Procrastinator's Guide to Summer
DILEMMA 1 I don't have a single reservation at a national park. Where can I still go? STRATEGY WHERE TO GO WHAT TO EXPECT INFO Think urban. There Rocky Mountain Trail Ridge Road $2o/vehicle are lots of great National Park, is the highest entrance fee; parks near cities an hour from paved highway in nps.gov/romo (i.e., avail able Boulder, CO the U.S. and hotel rooms) spans the. Continental Divide: In 48 miles, you'll drive from wetlands to alpine areas, with staggering views to boot Find a smart Kings Canyon Towering granite $2o/vehicle alternative to the National Park Sierra Nevada entrance fee; big guns (aka Not peaks, alpine nps.gov/seki Yosemite), two meadows, a hours east of dramatic canyon, Fresno, CA and--wait for it--1/6th as many visitors as Yosemite Pick a park with Olympic National Look at the $15/vehicle oodles of lodging Park, west of photo! Rain entrance fee, Seattle forests, nps.gov/oly beaches, sea stacks, and 4 in-park lodges that often can be booked a few weeks out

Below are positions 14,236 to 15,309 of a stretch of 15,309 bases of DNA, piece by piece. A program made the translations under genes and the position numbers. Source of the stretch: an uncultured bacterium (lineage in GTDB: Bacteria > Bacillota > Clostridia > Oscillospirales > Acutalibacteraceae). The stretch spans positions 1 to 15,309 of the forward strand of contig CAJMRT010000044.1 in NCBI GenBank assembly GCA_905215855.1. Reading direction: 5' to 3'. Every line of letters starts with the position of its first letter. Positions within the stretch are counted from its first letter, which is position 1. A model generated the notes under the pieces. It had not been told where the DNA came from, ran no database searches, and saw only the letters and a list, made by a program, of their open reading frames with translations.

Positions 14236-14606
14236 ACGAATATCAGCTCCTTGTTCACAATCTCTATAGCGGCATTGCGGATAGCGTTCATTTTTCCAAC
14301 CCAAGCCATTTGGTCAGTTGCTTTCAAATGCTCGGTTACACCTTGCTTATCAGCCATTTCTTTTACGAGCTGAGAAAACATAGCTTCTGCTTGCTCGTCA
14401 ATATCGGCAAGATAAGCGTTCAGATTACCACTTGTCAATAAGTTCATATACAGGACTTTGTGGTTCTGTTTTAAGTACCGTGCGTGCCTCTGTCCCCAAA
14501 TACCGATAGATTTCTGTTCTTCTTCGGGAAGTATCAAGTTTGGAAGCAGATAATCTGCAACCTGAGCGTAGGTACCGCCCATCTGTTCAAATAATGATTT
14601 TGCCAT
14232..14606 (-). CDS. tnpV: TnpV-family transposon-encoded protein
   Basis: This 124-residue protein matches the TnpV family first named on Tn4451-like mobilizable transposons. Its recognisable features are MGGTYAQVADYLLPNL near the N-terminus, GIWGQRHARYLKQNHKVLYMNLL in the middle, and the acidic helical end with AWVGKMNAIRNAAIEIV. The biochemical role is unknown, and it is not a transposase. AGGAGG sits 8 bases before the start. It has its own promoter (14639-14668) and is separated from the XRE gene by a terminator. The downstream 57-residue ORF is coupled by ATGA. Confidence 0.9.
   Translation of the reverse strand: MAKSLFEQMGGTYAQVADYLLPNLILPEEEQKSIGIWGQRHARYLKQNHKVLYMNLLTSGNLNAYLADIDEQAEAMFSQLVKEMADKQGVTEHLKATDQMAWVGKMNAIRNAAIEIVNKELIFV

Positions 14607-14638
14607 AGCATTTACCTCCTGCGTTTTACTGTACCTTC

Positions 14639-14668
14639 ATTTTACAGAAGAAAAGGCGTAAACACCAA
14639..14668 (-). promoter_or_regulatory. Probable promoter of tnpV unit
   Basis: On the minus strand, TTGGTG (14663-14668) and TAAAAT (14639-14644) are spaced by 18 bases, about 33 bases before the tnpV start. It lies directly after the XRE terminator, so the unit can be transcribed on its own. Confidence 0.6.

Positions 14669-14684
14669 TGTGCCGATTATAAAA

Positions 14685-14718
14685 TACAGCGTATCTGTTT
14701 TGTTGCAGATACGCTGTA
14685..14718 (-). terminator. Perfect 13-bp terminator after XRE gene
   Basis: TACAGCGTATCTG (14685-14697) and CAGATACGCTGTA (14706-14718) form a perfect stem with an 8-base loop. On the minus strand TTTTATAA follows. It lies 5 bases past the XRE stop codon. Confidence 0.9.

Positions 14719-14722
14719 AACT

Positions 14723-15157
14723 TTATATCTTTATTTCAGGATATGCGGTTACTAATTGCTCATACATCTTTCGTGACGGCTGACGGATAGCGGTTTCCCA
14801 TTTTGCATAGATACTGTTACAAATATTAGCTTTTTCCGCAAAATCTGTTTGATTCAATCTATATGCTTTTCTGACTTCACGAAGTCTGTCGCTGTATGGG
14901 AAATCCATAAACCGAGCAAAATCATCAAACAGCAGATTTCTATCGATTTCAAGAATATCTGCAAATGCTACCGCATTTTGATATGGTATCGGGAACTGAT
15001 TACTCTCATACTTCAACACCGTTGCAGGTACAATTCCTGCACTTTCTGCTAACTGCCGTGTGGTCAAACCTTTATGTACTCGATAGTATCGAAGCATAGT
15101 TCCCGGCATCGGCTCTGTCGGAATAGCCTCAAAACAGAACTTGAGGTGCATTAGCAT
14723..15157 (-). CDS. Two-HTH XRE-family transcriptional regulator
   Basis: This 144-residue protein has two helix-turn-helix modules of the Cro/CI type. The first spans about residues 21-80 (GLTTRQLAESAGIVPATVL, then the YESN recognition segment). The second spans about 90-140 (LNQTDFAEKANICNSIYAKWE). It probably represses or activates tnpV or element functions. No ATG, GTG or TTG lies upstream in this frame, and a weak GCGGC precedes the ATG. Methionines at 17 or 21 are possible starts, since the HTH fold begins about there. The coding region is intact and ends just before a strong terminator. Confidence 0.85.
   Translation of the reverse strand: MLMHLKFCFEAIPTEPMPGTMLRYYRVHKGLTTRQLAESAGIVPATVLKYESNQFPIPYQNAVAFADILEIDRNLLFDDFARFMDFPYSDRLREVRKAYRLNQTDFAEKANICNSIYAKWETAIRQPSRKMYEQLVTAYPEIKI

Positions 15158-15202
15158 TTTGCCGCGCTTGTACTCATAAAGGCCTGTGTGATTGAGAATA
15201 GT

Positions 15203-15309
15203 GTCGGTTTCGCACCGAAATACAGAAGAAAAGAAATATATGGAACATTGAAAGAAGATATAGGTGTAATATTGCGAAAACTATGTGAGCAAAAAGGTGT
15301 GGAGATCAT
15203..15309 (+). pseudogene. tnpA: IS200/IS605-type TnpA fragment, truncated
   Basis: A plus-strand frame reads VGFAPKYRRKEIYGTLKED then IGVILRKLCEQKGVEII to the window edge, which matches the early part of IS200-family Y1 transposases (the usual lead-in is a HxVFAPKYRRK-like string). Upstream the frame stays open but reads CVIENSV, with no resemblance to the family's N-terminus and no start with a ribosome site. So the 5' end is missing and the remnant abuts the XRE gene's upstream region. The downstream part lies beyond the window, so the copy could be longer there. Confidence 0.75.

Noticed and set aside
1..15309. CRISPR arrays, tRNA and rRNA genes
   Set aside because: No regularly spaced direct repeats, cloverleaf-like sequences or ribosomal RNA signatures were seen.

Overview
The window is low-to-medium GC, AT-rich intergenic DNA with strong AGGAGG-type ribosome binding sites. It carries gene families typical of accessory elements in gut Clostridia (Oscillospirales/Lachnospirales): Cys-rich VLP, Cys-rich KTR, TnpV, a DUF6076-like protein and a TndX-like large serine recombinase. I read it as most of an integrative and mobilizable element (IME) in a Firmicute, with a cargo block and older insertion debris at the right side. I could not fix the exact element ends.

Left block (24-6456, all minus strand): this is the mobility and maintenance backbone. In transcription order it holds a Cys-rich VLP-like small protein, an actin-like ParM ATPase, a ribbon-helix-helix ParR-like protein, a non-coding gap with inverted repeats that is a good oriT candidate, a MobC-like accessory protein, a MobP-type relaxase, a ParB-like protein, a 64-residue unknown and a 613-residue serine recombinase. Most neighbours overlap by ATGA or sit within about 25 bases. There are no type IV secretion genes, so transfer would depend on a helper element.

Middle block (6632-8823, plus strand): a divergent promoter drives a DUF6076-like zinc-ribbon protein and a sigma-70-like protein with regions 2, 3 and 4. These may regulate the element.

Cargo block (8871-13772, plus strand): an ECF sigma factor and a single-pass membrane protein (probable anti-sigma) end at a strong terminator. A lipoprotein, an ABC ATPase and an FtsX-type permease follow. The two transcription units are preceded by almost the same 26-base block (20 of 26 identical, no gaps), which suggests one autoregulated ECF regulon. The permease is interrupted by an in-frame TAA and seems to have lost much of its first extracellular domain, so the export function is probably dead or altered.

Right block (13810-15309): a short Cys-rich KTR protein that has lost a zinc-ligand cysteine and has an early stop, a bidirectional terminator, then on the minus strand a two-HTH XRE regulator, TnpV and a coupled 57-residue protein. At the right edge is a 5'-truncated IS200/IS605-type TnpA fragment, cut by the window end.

Is it true you can't visit Alaska in summer unless you plan a year in advance?
Not true. The average booking window for a trip to Alaska is five months, according to the Alaska Travel Industry Association, but you can often snag a cruise cabin weeks before the departure date. If you want to stay in Denali National Park, with its limited lodging options, it's probably best to book for 2011 now, but for this summer, think about Denali State Park, which has camping in the park and nearby lodges like Mt. McKinley Princess Wilderness Lodge. Even the most planning-averse travelers should be able to find a hotel room in Anchorage, Juneau, or Fairbanks and take day trips: You can visit the Mendenhall Glacier from Juneau, float the Placer River from Anchorage, or explore Chena Hot Springs from Fair banks. travelalaska.com
What summer events should I book now, before it's too late? …